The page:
Migraine is a common and disabling neurological condition. Migraine is currently estimated to affect more than 860 million people worldwide. Migraine has recently been rated by the Global Burden of Disease Study from the World Health Organization as the third most common and eighth most burdensome disease on the planet, and it alone is responsible for 3 % of disability attributable to a specific disease worldwide. [More]
  • What is Creutzfeldt–Jakob Disease?

    What is Creutzfeldt–Jakob Disease?

    Creutzfeldt–Jakob disease or CJD, (Hans Gerhard Creutzfeldt, 1885 - 1964, German psychiatrist and Alfons Maria Jakob, 1884 - 1931, German psychiatrist) (also called subacute spongiform encephalopathy), is a rare, well characterized clinicopathological entity defined by a rapidly progressing dementia associated with pathognomonic vacuolation in the cortex giving a microscopic appearance of spongiform change. Both humans and animals may be affected. [More]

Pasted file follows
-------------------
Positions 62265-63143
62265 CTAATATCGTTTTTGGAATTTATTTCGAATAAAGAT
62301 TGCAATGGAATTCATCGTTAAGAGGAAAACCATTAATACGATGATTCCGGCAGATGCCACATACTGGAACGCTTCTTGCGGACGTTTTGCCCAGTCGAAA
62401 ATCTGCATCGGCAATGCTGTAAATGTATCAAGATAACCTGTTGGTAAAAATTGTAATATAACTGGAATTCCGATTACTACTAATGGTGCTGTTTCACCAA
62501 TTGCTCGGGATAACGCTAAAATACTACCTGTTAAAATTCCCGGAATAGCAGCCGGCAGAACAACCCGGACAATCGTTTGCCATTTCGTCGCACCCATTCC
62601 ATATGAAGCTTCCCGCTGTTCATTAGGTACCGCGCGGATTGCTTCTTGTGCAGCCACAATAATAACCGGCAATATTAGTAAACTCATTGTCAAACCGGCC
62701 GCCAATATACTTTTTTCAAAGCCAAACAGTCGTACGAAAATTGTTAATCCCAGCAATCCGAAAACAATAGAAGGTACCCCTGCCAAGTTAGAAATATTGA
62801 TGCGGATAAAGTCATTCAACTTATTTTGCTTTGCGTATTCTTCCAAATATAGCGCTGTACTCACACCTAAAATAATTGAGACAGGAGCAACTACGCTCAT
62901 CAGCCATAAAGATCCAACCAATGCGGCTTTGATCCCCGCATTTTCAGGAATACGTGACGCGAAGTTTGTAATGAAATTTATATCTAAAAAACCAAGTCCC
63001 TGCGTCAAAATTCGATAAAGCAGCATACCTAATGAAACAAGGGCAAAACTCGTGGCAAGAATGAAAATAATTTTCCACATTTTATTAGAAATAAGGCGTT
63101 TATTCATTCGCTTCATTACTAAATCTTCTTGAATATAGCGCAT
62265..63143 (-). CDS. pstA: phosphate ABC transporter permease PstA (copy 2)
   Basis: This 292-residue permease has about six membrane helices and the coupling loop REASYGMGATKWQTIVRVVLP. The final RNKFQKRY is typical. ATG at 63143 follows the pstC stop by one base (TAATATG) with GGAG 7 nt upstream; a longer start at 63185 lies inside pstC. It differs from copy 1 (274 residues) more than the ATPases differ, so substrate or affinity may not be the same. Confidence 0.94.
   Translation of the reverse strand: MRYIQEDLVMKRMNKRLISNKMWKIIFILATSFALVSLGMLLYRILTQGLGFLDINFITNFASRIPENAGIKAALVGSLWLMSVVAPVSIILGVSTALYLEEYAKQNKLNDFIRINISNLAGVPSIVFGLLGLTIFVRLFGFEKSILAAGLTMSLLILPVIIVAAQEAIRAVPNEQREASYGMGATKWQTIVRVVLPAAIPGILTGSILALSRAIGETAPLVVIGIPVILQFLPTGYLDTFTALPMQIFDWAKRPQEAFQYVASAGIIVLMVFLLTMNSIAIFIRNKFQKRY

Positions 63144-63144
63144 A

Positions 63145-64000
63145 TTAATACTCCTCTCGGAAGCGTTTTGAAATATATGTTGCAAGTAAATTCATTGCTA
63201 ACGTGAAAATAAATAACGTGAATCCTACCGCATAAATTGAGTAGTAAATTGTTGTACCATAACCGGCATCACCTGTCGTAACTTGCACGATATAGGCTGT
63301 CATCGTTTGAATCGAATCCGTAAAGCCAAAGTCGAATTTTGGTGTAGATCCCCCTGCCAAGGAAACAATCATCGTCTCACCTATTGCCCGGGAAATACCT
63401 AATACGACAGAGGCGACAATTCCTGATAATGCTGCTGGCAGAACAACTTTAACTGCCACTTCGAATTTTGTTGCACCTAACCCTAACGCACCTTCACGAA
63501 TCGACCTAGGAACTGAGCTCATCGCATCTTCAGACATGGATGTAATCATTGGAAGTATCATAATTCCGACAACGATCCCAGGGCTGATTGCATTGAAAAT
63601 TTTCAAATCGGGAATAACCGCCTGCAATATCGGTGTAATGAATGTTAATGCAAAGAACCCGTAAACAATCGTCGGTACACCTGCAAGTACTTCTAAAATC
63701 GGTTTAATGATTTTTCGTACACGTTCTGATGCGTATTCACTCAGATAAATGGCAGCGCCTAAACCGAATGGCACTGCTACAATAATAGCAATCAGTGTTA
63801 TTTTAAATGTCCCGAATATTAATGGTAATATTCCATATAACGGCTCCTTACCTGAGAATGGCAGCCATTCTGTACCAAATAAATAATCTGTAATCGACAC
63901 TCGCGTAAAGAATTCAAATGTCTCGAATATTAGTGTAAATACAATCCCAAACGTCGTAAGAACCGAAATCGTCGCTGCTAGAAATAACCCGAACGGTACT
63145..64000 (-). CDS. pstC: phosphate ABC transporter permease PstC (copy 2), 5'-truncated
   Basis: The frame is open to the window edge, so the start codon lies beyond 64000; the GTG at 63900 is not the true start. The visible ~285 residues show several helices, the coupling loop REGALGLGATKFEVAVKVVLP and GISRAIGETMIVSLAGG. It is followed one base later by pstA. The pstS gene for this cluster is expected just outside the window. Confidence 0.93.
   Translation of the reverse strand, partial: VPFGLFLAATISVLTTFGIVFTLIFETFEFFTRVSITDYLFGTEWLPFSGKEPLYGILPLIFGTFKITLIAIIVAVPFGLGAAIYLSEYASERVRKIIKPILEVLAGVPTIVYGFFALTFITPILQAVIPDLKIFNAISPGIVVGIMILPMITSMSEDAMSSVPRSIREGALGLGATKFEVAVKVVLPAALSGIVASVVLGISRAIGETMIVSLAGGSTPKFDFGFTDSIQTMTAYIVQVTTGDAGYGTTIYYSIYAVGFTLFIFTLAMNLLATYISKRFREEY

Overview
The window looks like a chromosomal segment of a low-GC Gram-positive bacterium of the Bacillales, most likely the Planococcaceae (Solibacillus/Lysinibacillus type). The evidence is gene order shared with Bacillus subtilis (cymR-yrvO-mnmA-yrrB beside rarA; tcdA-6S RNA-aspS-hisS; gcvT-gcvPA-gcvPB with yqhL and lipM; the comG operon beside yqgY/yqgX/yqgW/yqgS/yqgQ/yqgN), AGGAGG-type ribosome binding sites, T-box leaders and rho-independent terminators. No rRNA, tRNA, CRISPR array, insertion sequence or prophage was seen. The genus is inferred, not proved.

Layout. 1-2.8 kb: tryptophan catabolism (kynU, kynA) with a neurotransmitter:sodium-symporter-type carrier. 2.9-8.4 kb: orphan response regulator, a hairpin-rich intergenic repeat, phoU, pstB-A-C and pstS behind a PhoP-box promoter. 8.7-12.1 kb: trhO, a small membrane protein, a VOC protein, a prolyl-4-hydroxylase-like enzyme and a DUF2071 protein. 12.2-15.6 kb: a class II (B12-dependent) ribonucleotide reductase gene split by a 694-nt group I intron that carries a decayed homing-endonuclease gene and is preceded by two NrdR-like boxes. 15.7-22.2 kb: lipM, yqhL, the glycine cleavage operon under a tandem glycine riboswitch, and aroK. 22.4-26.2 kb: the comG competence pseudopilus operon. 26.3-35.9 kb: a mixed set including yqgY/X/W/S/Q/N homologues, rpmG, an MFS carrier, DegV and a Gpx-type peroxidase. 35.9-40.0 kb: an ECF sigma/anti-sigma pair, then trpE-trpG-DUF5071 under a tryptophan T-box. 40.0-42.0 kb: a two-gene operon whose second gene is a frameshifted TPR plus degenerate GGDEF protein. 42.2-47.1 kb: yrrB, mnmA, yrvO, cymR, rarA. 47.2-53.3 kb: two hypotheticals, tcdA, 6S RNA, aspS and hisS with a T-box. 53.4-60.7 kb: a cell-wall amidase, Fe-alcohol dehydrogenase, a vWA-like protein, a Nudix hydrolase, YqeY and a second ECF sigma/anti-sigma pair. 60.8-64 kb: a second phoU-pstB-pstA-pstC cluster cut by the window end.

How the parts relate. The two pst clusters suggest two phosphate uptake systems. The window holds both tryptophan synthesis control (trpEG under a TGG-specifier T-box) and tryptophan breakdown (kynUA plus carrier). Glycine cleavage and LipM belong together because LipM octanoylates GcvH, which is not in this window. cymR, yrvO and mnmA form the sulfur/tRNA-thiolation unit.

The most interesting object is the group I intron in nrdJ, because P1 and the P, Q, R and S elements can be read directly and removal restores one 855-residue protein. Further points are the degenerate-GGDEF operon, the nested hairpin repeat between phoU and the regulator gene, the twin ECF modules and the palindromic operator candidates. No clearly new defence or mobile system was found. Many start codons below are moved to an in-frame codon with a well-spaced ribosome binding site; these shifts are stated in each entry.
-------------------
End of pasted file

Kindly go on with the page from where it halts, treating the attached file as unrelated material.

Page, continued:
• New hope for adults with amblyopia (lazy eye)

    New hope for adults with amblyopia (lazy eye)

    Amblyopia is a visual developmental disorder in which the vision through one eye fails to develop properly in early childhood. The deficit is not in the eye itself but in the visual areas of the brain. [More]
  • Understanding Sickle Cell Disease

    Understanding Sickle Cell Disease

    World Sickle Cell Day is June 19 and was created by the United Nations in 2006 to raise global awareness for sickle cell disease as a public health problem. Sickle cell disease is an extremely debilitating medical condition. [More]
  • Detecting breast cancer in dense breasts

    Detecting breast cancer in dense breasts